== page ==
The rights organization reported at least 20 percent of the 2 million people registered for early voting were unable to cast their ballots during the weekend because of interference from opposition protesters.
"The protesters claim they are fighting corruption and seeking reforms, but this doesn't justify their use of force and intimidation to block voting," Brad Adams, Asia director for Human Rights Watch, said in a statement Tuesday. "Preventing people from casting ballots shows serious contempt for basic rights of voters and democratic principles."
Adams said Thai authorities need to ensure opposition supporters are able to express their opinions without the threat of violence.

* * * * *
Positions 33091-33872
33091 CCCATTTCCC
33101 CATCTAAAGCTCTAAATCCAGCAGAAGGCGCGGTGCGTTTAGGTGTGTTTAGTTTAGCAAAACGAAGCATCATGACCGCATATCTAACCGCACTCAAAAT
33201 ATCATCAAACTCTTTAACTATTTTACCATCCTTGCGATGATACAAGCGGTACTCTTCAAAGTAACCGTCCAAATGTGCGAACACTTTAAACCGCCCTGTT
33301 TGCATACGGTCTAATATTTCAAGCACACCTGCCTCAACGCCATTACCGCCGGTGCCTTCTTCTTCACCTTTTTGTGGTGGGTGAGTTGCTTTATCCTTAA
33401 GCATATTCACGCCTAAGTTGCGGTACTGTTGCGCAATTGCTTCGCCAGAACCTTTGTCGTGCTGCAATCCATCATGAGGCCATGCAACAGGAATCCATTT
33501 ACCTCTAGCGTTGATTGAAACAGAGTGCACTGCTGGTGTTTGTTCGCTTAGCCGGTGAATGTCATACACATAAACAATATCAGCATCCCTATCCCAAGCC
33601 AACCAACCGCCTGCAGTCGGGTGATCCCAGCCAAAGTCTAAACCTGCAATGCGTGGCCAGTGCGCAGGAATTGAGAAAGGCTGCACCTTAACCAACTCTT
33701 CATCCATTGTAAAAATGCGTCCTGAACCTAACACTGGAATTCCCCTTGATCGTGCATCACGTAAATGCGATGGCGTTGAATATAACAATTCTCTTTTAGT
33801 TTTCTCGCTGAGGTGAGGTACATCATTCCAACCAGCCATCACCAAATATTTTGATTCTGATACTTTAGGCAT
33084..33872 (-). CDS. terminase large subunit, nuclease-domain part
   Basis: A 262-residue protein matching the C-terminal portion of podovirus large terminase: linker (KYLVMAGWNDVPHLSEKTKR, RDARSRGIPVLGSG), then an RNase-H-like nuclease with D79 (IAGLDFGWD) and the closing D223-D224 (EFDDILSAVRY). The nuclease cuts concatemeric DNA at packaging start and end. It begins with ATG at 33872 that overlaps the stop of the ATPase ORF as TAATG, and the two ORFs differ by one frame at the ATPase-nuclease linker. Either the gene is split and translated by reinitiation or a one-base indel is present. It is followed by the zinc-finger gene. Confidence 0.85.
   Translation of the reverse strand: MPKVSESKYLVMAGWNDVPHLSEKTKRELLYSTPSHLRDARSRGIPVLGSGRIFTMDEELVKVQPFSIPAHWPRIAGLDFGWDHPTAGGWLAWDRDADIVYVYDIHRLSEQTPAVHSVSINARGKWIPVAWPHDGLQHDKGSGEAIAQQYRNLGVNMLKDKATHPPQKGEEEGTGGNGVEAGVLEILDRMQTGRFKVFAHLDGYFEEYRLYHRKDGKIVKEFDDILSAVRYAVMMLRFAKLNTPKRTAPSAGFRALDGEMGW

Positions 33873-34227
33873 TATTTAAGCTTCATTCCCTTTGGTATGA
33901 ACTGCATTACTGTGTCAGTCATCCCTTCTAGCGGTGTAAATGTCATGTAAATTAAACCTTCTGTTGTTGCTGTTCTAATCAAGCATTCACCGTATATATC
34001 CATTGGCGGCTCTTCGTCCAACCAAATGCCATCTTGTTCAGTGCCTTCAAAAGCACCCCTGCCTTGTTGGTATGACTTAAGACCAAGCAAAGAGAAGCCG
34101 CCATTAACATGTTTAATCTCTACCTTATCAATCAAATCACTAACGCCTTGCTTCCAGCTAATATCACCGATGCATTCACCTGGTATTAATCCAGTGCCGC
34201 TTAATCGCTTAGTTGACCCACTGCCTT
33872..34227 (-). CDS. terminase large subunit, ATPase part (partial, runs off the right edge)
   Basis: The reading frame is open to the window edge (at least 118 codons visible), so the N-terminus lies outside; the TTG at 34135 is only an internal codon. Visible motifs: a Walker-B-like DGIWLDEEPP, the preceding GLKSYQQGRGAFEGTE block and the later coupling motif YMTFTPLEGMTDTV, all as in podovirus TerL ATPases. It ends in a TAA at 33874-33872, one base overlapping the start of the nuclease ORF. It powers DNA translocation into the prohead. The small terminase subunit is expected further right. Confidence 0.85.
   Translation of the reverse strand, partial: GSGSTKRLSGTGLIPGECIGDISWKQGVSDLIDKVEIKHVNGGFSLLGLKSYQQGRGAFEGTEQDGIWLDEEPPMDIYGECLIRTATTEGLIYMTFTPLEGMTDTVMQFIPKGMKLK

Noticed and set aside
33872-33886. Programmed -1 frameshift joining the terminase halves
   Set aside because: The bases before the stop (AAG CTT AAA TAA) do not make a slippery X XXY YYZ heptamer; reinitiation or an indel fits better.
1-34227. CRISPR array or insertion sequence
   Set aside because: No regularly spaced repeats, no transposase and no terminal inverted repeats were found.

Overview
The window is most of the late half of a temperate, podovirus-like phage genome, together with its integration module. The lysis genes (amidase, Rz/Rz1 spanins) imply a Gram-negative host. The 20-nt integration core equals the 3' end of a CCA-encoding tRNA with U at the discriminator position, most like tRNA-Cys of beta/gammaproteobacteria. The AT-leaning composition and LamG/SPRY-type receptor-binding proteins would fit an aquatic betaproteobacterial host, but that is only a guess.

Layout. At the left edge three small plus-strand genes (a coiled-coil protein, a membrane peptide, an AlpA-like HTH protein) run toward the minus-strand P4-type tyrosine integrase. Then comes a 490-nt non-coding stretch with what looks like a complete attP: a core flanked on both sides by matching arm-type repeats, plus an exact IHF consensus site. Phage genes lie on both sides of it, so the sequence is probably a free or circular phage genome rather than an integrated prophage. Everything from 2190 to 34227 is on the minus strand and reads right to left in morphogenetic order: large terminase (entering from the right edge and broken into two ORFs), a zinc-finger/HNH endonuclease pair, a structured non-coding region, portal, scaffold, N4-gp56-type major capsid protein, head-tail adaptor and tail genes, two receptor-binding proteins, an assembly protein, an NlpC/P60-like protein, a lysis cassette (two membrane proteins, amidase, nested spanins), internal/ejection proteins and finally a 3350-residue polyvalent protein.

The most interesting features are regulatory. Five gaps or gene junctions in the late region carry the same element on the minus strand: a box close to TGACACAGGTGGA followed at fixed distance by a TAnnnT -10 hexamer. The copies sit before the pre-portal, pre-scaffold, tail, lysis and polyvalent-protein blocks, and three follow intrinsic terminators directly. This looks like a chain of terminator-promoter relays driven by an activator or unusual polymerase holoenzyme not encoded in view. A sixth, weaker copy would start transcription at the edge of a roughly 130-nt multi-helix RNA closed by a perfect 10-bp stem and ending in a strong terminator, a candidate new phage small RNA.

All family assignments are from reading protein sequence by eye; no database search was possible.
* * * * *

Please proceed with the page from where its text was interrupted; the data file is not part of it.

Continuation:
Parts of Thailand are under a state of emergency ahead of elections Sunday.
Prime Minister Yingluck Shinawatra and her allies are expected to win the election. Opposition groups threatened to boycott the process.
At least 89 people died as a result of political violence in Thailand in 2010.
Celebrity Families of 2014 [PHOTOS]